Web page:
He didn't ride around the park in a limousine. He ran around the park to touch the fans "who made this all possible" on Saturday, and long after he'd been replaced by Chico Walker in left field in the eighth inning yesterday as Ted had been replaced by Carroll Hardy 23 years before, he came out after the game in his jacket and did it again. "The people at the park today weren't the same people that were here yesterday," he said. Because so many things he couldn't control happened - Tony Conigliaro, Jim Lonborg and Jose Santiago being lost within 10 months around The Impossible Dream, then the Messersmith Decision coming one game after The Sixth Game of 1975 World Series - he could never give New England what he wanted to give them, so he did the next-best thing.
He touched and signed and repeatedly broke down and cried, explaining to every kid in Bellows Falls and Otisfield and Jewett City that what made all those records so great was to have done them for the team that they have made what it is. To the media, for whom he brought in bottles of champagne and toasted them for their fairness, and in penultimate taste remembered those who'd passed away like Harold Kaese and Ray Fitzgerald and Fred Ciampa and Bill Liston and George Bankert and Larry Claflin, he remembered the times he could have left and made the big money.
The pregame ceremony was emotional, and simple. He walked out to the mike between the first-base coaching box and the dugout, then had to circle away to fight the tears. When he came back he said "I saw the sign that read Say It Ain't So, Yaz,' and I wish it weren't. This is the last day of my career as a player, and I want to thank all of you for being here with me today. It has been a great privilege to wear the Red Sox uniform the past 23 years, and to have played in Fenway in front of you great fans. I'll miss you, and I'll never forget you."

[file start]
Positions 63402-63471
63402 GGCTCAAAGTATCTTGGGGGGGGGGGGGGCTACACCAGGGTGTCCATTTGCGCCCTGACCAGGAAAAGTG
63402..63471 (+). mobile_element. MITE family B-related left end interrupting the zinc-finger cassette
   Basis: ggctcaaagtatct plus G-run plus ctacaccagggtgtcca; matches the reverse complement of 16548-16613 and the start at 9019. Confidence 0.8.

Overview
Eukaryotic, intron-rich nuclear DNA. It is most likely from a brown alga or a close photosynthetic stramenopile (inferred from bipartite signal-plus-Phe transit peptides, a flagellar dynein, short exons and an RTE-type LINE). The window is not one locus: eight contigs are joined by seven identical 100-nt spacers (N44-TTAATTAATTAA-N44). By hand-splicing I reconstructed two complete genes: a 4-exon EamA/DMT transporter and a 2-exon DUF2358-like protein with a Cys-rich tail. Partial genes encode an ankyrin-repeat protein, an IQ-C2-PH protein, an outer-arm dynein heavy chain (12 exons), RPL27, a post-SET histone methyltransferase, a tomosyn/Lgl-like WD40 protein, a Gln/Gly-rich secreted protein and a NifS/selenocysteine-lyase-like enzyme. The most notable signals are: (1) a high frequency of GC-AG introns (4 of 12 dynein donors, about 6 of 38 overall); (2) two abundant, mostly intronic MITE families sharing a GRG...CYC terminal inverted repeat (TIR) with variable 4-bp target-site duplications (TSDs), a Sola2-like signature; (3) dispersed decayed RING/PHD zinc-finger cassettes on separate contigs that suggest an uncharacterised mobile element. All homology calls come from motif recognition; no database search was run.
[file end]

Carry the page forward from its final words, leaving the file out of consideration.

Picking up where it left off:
He lifted his cap and turned, waving to the fans, as he would do each at- bat. The park swelled when he reached out and tapped a Bud Anderson fastball into left in the third inning, and when it came to the bottom of the seventh and two out and Wade Boggs on first and everyone from Eastport to Block Island knew it was Yaz' adieu, they'd have loved a home run. They stood again, Yaz stepped out again, and he swallowed hard to fight back the tears
"I was trying to jerk it out," Yaz admitted and he popped up to end the inning. He returned to left field, then, as Yastrzemski and Ralph Houk had planned earlier, Walker ran out to take his place, and Yaz came in, shaking hands with his teammates, the umpires and the Indians as he came across the infield. He stopped at the dugout, turned back to the first-base coach's box, turned 360 degrees as he waved again, then started his dash to the dugout unbuttoning his uniform ("I wanted to let them know that was really it"). He stopped to hand his cap to 8-year-old Brian Roberts of Needham, "because I wanted to give it to a kid and if I threw it into the stands it would have been havoc."
He'd done what he had to do. Carl Yastrzemski won't be remembered for a specific hit. He just did what he had to do ... over and over again.